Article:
Can we advance our socialised industry at an accelerated rate while we have such an agricultural basis as small-peasant economy, which is incapable of expanded reproduction, and which, in addition, is the predominant force in our national economy? No, we cannot. Can Soviet power and the work of socialist construction rest for any length of time on two different foundations: on the most large-scale and concentrated socialist industry, and the most disunited and backward, small-commodity peasant economy? No, they cannot. Sooner or later this would be bound to end in the complete collapse of the whole national economy.
What, then, is the way out? The way out lies in making agriculture large-scale, in making it capable of accumulation, of expanded reproduction, and in thus transforming the agricultural basis of the national economy.
But how is it to be made large-scale?
There are two ways of doing this. There is the capitalist way, which is to make agriculture large-scale by implanting capitalism in agriculture - a way which leads to the impoverishment of the peasantry and to the development of capitalist enterprises in agriculture. We reject this way as incompatible with Soviet economy.
There is another way: the socialist way, which is to introduce collective farms and state farms into agriculture, the way which leads to uniting the small peasant farms into large collective farms, employing machinery and scientific methods of farming, and capable of developing further, for such farms can achieve expanded reproduction.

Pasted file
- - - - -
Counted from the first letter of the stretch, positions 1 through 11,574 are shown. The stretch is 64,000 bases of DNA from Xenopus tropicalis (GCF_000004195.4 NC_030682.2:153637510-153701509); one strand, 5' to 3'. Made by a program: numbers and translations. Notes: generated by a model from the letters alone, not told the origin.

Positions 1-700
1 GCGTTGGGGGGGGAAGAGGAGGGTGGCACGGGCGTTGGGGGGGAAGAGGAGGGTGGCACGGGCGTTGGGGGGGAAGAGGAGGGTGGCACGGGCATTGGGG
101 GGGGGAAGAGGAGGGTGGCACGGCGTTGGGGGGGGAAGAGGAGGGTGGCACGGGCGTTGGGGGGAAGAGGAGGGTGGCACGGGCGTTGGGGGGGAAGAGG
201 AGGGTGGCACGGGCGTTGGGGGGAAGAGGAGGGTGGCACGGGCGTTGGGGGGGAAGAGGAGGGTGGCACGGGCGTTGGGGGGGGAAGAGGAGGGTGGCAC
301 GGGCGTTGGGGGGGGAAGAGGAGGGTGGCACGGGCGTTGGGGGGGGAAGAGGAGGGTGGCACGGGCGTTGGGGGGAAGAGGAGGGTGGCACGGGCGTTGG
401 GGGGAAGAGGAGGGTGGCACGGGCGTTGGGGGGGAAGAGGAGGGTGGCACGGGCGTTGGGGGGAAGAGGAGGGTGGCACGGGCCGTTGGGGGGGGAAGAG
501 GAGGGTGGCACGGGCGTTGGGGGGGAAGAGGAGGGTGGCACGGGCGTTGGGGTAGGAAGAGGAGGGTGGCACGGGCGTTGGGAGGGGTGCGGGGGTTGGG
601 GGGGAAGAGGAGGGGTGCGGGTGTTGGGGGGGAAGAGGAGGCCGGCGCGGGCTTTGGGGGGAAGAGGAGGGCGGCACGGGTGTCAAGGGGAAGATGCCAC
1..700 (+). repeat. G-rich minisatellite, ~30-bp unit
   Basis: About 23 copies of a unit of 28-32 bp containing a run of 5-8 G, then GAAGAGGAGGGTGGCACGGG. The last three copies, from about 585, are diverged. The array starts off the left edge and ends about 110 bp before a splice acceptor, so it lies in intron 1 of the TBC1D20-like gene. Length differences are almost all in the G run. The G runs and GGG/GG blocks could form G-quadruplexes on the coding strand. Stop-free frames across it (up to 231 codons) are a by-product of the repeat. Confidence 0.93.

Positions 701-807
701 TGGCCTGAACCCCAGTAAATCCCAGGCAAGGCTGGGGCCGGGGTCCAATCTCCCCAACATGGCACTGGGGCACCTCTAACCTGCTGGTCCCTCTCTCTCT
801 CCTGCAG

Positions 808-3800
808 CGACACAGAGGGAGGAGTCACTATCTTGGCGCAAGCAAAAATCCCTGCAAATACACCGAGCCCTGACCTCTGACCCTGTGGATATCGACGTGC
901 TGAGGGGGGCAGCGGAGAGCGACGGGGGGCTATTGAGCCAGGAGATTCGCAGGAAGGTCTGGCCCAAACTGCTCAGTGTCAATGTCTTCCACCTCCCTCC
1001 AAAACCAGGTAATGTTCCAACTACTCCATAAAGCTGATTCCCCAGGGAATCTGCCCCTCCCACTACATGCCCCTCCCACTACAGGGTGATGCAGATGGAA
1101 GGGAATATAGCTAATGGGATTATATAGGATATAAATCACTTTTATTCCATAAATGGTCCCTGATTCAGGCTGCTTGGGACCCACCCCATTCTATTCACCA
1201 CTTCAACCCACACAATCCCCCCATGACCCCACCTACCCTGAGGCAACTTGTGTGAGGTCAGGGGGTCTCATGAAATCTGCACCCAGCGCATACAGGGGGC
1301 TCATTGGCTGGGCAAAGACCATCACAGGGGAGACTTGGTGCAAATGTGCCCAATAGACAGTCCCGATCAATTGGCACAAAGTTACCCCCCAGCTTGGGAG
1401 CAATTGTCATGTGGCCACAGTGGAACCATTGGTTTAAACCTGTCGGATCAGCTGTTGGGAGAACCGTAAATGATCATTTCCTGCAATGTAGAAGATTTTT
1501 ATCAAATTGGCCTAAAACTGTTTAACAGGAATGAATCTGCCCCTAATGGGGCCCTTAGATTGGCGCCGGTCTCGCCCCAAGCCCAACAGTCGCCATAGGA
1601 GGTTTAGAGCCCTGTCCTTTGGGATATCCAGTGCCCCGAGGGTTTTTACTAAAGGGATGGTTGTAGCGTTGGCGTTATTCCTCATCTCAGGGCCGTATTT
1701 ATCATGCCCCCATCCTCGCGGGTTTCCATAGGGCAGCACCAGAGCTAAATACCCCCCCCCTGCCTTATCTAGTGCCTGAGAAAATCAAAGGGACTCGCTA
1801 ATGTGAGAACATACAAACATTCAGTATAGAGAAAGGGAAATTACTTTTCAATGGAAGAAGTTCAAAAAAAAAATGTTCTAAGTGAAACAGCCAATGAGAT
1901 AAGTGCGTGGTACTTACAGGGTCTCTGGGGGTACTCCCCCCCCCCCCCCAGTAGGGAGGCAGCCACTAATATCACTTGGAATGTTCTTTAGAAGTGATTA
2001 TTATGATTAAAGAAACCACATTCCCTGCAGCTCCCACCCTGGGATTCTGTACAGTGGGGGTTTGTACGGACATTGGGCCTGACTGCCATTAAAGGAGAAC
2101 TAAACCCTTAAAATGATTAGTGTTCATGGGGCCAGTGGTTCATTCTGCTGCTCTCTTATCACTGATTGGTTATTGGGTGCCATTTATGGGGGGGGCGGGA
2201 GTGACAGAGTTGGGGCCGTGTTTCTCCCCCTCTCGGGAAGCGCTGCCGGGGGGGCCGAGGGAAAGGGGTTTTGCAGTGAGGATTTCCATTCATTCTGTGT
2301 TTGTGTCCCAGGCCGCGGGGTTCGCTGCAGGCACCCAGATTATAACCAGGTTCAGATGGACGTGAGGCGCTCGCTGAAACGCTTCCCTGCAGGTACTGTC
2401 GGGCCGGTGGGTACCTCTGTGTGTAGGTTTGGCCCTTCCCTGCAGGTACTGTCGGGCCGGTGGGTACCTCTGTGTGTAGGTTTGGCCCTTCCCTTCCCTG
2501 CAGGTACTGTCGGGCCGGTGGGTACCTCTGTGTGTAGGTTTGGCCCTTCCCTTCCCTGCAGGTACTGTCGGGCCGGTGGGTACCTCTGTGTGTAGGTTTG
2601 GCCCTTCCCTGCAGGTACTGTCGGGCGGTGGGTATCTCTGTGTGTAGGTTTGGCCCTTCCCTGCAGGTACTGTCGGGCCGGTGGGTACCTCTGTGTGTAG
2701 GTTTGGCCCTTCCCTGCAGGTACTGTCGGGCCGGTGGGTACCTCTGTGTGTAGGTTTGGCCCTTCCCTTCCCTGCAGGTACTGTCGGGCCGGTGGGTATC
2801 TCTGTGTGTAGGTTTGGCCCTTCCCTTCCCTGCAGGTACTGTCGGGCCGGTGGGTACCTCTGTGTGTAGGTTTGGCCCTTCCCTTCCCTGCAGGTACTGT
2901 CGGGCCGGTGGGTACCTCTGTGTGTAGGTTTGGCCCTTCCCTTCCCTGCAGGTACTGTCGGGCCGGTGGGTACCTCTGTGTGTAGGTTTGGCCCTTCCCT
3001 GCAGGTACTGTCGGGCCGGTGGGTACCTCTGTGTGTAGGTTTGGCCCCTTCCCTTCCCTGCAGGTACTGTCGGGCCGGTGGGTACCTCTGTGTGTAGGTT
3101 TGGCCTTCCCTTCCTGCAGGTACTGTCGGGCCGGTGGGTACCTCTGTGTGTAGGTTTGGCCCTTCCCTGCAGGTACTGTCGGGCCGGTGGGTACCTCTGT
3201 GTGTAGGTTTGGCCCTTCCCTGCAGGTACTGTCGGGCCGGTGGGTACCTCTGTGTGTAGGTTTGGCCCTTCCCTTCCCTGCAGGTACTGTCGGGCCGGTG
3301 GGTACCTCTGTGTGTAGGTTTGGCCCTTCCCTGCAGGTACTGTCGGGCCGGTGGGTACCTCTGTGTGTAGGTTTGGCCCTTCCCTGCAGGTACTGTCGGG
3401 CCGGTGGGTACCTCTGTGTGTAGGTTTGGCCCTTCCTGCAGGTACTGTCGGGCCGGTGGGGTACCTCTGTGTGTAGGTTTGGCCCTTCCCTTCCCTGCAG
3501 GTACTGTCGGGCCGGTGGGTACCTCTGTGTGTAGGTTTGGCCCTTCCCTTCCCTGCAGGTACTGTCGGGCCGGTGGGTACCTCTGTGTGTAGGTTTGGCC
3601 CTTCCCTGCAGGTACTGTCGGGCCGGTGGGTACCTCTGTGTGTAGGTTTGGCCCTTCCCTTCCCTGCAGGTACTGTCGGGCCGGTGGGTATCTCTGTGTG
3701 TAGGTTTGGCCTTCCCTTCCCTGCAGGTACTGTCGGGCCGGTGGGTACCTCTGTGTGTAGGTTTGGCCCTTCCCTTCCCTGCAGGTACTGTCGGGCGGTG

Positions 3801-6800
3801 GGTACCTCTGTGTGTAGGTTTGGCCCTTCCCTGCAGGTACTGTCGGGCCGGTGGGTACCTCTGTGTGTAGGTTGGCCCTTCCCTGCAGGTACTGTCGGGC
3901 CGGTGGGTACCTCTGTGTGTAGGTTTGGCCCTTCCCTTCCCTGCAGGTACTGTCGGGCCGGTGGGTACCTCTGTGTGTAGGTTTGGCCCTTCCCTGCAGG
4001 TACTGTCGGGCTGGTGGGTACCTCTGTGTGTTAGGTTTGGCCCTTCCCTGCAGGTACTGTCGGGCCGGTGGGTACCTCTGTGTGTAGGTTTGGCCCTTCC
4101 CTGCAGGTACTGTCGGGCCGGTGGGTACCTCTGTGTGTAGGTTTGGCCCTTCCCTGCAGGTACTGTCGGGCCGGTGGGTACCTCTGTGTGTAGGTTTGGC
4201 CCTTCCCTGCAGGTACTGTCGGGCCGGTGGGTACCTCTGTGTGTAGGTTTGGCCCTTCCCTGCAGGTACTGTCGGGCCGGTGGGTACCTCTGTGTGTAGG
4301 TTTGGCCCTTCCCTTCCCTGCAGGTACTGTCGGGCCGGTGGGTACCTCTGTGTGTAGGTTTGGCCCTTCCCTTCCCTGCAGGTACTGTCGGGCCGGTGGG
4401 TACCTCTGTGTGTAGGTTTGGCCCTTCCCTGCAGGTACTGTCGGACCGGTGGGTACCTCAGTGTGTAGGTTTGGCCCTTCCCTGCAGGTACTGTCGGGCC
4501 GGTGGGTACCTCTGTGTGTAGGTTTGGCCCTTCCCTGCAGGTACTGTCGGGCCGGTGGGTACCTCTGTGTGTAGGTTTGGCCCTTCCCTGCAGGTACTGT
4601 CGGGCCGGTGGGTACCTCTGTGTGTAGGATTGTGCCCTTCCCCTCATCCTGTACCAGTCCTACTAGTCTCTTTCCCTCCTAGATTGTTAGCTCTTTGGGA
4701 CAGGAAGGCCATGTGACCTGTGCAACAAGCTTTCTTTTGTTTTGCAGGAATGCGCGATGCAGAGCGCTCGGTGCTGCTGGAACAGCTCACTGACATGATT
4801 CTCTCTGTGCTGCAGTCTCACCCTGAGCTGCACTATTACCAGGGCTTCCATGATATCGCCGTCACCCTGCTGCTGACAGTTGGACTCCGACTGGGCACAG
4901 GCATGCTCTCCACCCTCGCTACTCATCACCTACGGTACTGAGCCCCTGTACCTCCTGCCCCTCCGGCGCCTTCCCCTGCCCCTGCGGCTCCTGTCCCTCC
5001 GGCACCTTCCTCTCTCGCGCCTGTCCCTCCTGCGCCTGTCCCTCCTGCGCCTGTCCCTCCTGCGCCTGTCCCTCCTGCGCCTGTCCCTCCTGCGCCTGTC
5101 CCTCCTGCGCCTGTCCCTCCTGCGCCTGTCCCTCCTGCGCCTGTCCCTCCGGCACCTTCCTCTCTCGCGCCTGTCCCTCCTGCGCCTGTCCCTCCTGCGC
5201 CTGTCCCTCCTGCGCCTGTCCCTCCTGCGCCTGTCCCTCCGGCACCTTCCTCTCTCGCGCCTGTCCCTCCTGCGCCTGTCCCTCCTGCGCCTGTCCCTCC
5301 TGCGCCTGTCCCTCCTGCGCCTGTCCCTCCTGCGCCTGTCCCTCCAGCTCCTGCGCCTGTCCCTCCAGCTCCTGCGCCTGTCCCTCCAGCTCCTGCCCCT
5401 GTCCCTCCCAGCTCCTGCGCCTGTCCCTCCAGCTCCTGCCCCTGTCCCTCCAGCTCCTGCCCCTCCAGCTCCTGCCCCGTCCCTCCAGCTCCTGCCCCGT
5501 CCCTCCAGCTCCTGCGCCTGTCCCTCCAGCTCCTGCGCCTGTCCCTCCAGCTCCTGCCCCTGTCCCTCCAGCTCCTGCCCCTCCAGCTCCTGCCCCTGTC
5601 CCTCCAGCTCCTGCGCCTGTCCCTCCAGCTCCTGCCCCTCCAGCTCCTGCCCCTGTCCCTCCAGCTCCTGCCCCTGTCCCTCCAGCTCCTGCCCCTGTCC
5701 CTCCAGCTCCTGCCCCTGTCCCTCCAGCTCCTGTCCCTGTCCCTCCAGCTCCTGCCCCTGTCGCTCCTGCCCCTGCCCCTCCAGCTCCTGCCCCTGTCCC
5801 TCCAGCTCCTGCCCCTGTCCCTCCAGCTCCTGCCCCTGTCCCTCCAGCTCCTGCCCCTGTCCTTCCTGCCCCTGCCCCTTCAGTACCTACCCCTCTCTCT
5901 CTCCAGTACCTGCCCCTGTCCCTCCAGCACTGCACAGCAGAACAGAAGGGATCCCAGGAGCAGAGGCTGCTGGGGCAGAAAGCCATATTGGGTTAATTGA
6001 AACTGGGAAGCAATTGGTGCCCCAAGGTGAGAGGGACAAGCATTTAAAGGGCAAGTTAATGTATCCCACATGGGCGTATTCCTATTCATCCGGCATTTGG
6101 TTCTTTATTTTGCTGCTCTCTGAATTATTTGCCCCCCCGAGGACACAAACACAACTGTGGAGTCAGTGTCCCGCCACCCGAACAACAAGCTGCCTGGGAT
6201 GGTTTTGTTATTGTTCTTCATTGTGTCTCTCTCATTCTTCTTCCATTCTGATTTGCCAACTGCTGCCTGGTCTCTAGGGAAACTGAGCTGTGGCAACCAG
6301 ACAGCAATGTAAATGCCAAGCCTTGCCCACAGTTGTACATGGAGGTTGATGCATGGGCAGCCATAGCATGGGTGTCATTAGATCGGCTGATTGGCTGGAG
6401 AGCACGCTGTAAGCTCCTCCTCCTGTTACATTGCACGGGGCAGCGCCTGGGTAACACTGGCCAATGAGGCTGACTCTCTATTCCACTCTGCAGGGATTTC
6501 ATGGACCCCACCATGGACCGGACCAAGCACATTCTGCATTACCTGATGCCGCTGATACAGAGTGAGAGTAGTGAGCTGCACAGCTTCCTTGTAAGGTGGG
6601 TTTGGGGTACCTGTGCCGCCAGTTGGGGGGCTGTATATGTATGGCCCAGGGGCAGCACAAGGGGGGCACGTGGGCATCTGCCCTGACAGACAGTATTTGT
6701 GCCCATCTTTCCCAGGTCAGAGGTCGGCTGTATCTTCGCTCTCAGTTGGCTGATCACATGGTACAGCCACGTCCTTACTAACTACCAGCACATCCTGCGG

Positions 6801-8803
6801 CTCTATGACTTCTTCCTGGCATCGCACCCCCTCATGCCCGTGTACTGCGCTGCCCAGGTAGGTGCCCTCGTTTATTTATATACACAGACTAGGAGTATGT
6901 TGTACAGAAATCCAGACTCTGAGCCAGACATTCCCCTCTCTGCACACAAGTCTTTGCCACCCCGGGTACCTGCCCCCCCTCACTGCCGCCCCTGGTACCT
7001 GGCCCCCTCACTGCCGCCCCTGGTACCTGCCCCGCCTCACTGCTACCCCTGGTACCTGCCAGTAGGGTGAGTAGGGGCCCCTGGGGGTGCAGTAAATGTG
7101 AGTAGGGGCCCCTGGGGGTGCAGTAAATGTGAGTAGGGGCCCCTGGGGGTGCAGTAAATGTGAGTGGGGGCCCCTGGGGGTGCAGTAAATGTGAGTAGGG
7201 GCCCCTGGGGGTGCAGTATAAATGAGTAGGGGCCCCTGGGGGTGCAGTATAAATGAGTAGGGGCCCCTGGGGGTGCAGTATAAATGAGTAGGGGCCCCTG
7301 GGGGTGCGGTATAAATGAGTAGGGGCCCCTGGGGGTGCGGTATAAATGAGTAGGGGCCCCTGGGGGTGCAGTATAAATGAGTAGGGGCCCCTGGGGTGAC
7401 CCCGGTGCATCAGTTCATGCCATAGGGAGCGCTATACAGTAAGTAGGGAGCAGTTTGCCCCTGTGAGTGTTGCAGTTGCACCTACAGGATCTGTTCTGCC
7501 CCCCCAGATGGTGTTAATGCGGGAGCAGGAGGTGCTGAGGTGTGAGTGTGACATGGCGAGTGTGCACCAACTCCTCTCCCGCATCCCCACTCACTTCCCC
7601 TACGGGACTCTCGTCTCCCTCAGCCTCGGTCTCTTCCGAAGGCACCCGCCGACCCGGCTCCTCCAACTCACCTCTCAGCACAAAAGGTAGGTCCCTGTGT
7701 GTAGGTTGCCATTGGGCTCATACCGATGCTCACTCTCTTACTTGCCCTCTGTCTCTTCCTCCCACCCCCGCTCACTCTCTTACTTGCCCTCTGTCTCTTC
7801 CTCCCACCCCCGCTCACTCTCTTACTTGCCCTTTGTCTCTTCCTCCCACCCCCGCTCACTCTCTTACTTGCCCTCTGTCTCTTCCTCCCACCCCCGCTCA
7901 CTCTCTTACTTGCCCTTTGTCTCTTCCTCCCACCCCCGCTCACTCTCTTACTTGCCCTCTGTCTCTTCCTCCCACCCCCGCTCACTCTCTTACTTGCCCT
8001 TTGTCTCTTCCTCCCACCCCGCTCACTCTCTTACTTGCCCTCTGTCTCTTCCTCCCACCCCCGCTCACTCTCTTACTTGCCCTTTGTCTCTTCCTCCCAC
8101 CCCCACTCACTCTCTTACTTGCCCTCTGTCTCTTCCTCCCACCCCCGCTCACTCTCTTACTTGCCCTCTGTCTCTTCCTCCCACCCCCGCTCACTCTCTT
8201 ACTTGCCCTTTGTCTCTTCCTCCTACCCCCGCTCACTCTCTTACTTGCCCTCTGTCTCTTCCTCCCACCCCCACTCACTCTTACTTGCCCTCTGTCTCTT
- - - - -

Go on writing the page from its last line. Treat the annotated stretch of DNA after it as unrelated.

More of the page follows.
And so, the question stands as follows: either one way or the other, either back - to capitalism, or forward - to socialism. There is not, and cannot be, any third way.
The theory of “equilibrium” is an attempt to indicate a third way. And precisely because it is based on a third (non-existent) way, it is utopian and anti-Marxist.
You see, therefore, that all that was needed was to counterpose Marx’s theory of reproduction to this theory of “equilibrium” of the sectors for the latter theory to be wiped out without leaving a trace.
Why, then, do our Marxist students of agrarian questions not do this? In whose interest is it that the ridiculous theory of “equilibrium” should have currency in our press while the Marxist theory of reproduction is kept hidden?
The peasants demonstrated the hatred they felt for the regime and its collectivisation policy by slaughtering their animals. To the peasant his horse, his cow, his few sheep and goats were treasured possessions and a source of food in hard times... In the first months of 1930 alone 14 million head of cattle were killed. Of the 34 million horses in the Soviet Union in 1929, 18 million were killed, further, some 67 per cent of sheep and goats were slaughtered between 1929 and 1933.
At the windows haggard faces, men and women, or a mother holding her child, with hands outstretched for a crust of bread or a cigarette. It was only the end of April but the heat was torrid and the air that came from the narrow windows was foul and stifling; for they had been fourteen days en route, not knowing where they were going nor caring much. They were more like caged animals than human beings, not wild beasts but dumb cattle, patient with suffering eyes. Debris and jetsam, victims of the March to Progress.